The first thing you should ask yourself when launching a clothing business is: Do I really need a clothing manufacturer? If you’re simply wanting to sell clothing items online, then you may be better off starting with dropshipping and sourcing products from a clothing supplier. That way you don’t have to worry about the production side of things as you can choose pre-made clothing items from a catalog. You also don’t have to buy a whole lot of stock that might not sell. It can save you a lot of time, money, and unnecessary risk.
For example, if you’re planning to sell blank t-shirts, there’s not much point in trying to reinvent the wheel when there are a lot of suppliers already stocking every kind of blank t-shirt under the sun.
However, if you have a unique idea for a new range of clothing, or you’re a fashion designer wanting to launch your own brand, then you will need to work directly with a manufacturer.
There are pros and cons of working with a clothing manufacturer.
Clothing Manufacturer Pros
- You can produce unique clothing items
- You can establish your own brand
- You can generally sell items at higher prices
- You have greater control over branding and marketing
Clothing Manufacturer Cons
- You have to make a significant investment up front
- You have to buy bulk items that might not sell
- You have greater legal obligations
- You expose yourself to more risk
BONUS: Learn more about the pros and cons of manufacturing in our Beginner's Guide to Finding Private Label Manufacturers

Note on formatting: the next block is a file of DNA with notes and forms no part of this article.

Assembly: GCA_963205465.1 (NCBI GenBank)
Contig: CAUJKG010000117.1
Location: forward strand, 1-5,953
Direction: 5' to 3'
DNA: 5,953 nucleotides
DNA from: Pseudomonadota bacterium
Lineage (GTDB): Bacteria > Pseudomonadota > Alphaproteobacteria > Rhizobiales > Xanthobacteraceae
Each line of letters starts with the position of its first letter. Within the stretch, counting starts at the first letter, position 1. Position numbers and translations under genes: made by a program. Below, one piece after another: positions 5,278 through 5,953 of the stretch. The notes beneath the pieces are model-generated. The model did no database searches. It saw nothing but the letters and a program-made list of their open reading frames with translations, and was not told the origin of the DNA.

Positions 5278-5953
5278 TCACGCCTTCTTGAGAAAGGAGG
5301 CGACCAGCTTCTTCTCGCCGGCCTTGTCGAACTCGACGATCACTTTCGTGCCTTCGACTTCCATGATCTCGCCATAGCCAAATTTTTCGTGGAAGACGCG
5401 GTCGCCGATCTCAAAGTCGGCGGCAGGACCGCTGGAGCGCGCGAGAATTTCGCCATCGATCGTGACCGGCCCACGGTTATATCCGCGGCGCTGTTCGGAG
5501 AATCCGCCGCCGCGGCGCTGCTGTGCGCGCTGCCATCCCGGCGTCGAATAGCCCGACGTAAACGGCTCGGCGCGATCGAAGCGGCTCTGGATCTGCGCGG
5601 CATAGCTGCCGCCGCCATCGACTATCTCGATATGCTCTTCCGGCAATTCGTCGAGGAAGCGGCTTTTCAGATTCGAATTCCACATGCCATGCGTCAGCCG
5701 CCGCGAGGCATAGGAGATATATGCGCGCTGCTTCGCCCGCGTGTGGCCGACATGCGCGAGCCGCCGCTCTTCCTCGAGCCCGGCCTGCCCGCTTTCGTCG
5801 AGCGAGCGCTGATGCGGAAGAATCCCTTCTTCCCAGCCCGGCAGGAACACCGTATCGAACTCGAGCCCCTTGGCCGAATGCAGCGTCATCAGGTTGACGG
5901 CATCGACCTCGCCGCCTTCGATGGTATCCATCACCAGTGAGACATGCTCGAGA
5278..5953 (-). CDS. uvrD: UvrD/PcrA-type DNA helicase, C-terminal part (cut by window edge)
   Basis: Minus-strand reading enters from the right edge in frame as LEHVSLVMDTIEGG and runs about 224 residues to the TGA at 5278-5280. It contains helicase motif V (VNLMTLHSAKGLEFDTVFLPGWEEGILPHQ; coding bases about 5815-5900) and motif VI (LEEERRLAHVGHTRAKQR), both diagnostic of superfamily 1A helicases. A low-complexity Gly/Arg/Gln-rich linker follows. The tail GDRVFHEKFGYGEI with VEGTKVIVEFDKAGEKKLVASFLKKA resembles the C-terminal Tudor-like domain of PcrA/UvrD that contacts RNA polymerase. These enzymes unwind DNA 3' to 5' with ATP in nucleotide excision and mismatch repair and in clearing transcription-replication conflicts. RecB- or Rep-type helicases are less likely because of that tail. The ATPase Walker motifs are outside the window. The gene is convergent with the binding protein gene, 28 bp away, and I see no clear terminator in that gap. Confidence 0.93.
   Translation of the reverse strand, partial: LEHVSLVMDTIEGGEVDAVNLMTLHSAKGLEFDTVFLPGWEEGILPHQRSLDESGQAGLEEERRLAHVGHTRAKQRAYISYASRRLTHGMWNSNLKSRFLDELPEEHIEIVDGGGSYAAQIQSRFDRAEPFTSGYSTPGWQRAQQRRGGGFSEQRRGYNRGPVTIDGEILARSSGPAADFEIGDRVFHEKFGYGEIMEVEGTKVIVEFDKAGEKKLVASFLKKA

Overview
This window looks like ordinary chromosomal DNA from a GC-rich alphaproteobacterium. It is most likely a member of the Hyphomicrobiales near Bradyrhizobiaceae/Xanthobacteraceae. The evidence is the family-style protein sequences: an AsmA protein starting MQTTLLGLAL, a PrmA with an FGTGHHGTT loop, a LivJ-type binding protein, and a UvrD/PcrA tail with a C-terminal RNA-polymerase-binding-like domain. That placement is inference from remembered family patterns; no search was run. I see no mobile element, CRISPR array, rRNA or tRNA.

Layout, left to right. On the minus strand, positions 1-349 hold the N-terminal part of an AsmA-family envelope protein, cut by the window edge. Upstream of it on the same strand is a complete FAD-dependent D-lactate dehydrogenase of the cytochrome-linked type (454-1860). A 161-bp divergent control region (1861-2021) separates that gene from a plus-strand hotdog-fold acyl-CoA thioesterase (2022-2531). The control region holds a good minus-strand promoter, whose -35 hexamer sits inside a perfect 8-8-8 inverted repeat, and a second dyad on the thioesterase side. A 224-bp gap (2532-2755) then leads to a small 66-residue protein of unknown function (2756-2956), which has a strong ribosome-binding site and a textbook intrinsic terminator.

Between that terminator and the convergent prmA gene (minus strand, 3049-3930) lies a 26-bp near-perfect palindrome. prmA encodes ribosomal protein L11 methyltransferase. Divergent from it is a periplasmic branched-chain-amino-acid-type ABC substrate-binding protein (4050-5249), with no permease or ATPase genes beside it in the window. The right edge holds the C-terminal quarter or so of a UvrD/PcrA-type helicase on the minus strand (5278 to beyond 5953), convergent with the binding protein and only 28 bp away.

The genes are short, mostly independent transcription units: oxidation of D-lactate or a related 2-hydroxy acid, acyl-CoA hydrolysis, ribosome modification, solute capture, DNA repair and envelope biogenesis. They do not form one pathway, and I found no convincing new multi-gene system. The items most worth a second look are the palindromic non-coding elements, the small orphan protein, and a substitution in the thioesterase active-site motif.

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It is worthwhile reading this blog. I was searching such kind of blog for a long time but now I think I got a blog of my interest. I am thankful for all suggestions mentioned under this blog. However, I have a See their dresses . This is also very beautiful.
Great article on finding private label manufacturers, but it doesn't appear that the seven companies you mentioned also have white label services, which is less expensive and easier to start, then can move into private label manufacturing.
Clothing is one of the most popular niches to sell in, but it can be hard to profit if you do not have the right clothing manufacturers on your team.
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Now that you know what to look for in a clothing manufacturer, where to find them, and have a few options to get your started, you should be in a good position to get your clothing business underway. While it’s a highly competitive market, there are still plenty of opportunities to capitalize on new trends and creative ideas and build a sustainable online business. If you’ve got great ideas and a drive to bring them to life, there’s no reason why you can’t create a successful clothing line. So what do you think? Have you had any experience sourcing clothing manufacturers? What are the common obstacles have you faced? I hope this guide has been helpful. If you have any questions or any other tips for working with clothing manufacturers, please leave a comment below.